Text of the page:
Horizontal control points

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(straight line control points are t3 control points)
(t3, t4 etc...)
 
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Normal points are '''t0''' points, horizontal control points are '''t1''' points,
 
Normal points are '''t0''' points, horizontal control points are '''t1''' points,
 
[[vertical control points]] are '''t2''' points,
 
[[vertical control points]] are '''t2''' points,
and [[straight line control points]] are '''t3''' points.
+
and [[straight line control points]] are '''t3''', '''t4''', etc... points.
  
 
The main use of '''horizontal control points''' is to change the perspective of the output panorama such that the marked structures are horizontal in the output [[projection]]. In a multi image panorama this is only possible if the [[optimization]] of [[Roll]] and [[Pitch]] is allowed for all images and of [[Yaw]] for all but the anchor image.
 
The main use of '''horizontal control points''' is to change the perspective of the output panorama such that the marked structures are horizontal in the output [[projection]]. In a multi image panorama this is only possible if the [[optimization]] of [[Roll]] and [[Pitch]] is allowed for all images and of [[Yaw]] for all but the anchor image.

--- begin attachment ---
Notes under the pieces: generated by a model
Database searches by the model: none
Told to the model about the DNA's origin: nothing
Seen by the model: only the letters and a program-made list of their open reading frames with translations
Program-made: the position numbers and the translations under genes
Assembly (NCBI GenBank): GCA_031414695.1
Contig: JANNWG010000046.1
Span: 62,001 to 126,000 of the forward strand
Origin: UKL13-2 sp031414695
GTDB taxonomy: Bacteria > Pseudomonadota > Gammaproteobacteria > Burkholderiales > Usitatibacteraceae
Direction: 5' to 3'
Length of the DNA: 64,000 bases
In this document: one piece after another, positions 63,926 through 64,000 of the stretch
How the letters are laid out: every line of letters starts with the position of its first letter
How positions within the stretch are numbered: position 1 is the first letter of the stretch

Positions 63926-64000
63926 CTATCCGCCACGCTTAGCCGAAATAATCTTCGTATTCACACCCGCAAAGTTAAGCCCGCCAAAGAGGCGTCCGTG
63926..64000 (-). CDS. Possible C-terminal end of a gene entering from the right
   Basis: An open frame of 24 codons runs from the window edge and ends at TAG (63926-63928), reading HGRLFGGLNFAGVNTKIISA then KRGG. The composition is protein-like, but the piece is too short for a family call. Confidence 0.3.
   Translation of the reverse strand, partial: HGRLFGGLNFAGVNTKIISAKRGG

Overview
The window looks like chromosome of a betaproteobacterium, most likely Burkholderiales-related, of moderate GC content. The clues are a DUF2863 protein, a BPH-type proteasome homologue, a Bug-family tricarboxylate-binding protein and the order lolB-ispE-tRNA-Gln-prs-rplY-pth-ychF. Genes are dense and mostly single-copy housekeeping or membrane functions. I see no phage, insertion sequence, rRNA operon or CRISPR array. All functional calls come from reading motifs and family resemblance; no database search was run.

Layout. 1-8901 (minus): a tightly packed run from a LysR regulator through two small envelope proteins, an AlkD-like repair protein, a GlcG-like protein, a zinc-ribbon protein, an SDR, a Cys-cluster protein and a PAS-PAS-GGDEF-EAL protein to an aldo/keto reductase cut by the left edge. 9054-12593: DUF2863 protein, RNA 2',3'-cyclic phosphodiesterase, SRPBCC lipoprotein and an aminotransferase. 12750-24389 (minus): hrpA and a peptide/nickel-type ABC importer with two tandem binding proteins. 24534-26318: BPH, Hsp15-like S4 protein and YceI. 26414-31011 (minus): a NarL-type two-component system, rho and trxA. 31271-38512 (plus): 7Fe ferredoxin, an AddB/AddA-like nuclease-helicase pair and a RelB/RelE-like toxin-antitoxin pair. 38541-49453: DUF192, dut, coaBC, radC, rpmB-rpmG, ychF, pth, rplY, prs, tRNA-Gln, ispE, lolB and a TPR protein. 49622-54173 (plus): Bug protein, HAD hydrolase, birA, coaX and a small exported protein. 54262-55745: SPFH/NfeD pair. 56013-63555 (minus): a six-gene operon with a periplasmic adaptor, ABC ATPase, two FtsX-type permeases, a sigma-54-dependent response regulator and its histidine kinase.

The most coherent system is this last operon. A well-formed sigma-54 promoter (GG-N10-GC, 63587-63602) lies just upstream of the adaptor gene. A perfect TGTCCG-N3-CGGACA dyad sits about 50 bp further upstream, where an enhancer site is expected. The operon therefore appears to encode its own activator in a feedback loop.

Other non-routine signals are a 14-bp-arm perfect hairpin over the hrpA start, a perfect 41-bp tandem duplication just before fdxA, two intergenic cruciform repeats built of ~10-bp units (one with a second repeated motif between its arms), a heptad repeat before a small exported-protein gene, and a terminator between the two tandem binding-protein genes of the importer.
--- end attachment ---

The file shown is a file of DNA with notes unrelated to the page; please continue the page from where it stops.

Latest revision as of 00:49, 10 April 2010


The panorama tools optimizer understands various different schemes for aligning photos using control points: Normal points are t0 points, horizontal control points are t1 points, vertical control points are t2 points, and straight line control points are t3, t4, etc... points.

The main use of horizontal control points is to change the perspective of the output panorama such that the marked structures are horizontal in the output projection. In a multi image panorama this is only possible if the optimization of Roll and Pitch is allowed for all images and of Yaw for all but the anchor image.

You set horizontal control points on a horizontal structure apart from each other. However, be careful in a cylindrical or equirectangular panorama not to set them 180° apart, since this won't level the horizon.

Please note that all real world horizontal lines only stay horizontal in rectilinear projection. In cylindrical, equirectangular and fisheye projections only the horizon itself stays horizontal.

More details in Perspective correction and Panotools internals

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